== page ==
Comparative absorption, distribution, and excretion of titanium dioxide and zinc oxide nanoparticles after repeated oral administration
- Equal contributors
1 Department of Medicinal Biotechnology, College of Natural Resources and Life Science, Dong-A University, Busan, 604-714, Republic of Korea
2 Biomedical Research Institute, Seoul National University Hospital, Seoul, 110-744, Republic of Korea
3 Department of Toxicological Research, National Institute of Food and Drug Safety Evaluation, Korea Food and Drug Administration, Osong, 363-700, Republic of Korea
4 Department of Microbiology and Immunology, and Institute of Endemic Disease, Seoul National University College of Medicine, Seoul, 110-799, Republic of Korea
Particle and Fibre Toxicology 2013, 10:9 doi:10.1186/1743-8977-10-9Published: 26 March 2013
The in vivo kinetics of nanoparticles is an essential to understand the hazard of nanoparticles. Here, the absorption, distribution, and excretion patterns of titanium dioxide (TiO2) and zinc oxide (ZnO) nanoparticles following oral administration were evaluated.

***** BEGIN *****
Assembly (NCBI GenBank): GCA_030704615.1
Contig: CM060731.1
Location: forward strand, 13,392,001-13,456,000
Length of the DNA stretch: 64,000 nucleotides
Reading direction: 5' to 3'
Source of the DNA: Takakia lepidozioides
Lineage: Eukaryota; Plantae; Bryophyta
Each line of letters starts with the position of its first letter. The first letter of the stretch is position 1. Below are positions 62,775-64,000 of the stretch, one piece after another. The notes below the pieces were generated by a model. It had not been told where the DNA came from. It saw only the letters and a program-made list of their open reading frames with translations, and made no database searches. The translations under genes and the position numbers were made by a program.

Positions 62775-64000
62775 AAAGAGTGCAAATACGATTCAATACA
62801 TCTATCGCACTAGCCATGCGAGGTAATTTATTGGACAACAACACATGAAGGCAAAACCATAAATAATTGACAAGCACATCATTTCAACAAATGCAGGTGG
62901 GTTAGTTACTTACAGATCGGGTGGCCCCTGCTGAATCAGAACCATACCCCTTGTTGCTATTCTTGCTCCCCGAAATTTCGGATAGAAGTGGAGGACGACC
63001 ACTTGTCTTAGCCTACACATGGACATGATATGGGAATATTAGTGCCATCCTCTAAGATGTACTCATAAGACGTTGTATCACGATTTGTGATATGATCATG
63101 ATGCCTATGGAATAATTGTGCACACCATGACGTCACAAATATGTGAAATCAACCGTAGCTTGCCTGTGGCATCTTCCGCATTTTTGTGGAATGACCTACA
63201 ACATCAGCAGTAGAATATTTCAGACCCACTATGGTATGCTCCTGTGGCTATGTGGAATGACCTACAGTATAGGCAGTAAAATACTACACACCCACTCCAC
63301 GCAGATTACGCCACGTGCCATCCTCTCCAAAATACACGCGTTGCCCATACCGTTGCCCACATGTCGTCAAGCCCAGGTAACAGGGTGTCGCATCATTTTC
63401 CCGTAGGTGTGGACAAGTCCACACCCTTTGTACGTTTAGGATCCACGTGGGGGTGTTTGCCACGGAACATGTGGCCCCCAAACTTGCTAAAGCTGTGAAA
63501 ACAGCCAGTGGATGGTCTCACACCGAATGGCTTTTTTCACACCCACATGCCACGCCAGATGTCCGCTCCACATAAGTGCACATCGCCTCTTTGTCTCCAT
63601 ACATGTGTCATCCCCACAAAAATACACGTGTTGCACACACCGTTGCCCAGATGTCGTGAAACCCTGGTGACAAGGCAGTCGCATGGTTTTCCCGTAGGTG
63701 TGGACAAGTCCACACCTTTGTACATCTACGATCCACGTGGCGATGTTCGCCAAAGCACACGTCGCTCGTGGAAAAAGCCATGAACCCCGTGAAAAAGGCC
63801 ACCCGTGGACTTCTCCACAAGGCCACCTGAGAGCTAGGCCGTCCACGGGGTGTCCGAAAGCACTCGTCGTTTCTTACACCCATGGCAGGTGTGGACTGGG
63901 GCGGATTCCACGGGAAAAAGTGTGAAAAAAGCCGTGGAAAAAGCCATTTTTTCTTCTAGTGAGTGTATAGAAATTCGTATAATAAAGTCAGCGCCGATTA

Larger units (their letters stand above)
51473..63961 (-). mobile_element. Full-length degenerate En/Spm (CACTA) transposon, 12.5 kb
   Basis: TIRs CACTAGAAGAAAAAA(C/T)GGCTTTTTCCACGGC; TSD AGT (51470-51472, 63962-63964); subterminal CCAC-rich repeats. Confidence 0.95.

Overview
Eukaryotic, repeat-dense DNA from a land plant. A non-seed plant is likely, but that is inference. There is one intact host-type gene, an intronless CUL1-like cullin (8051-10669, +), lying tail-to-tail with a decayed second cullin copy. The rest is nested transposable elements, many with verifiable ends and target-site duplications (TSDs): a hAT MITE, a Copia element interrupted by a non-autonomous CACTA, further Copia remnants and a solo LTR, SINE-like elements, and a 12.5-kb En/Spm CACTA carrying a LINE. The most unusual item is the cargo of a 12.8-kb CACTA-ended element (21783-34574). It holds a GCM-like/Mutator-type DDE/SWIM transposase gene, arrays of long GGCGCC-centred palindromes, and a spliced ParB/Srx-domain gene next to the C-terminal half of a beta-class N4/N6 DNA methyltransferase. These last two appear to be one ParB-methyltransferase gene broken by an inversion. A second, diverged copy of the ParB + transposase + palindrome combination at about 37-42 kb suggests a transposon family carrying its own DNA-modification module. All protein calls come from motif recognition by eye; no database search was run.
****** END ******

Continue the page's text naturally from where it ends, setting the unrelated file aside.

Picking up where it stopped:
Nanoparticles were orally administered to rats for 13 weeks (7 days/week). Samples of blood, tissues (liver, kidneys, spleen, and brain), urine, and feces were obtained at necropsy. The level of Ti or Zn in each sample was measured using inductively coupled plasma-mass spectrometry.
TiO2 nanoparticles had extremely low absorption, while ZnO nanoparticles had higher absorption and a clear dose-response curve. Tissue distribution data showed that TiO2 nanoparticles were not significantly increased in sampled organs, even in the group receiving the highest dose (1041.5 mg/kg body weight). In contrast, Zn concentrations in the liver and kidney were significantly increased compared with the vehicle control. ZnO nanoparticles in the spleen and brain were minimally increased. Ti concentrations were not significantly increased in the urine, while Zn levels were significantly increased in the urine, again with a clear dose-response curve. Very high concentrations of Ti were detected in the feces, while much less Zn was detected in the feces.
Compared with TiO2 nanoparticles, ZnO nanoparticles demonstrated higher absorption and more extensive organ distribution when administered orally. The higher absorption of ZnO than TiO2 nanoparticles might be due to the higher dissolution rate in acidic gastric fluid, although more thorough studies are needed.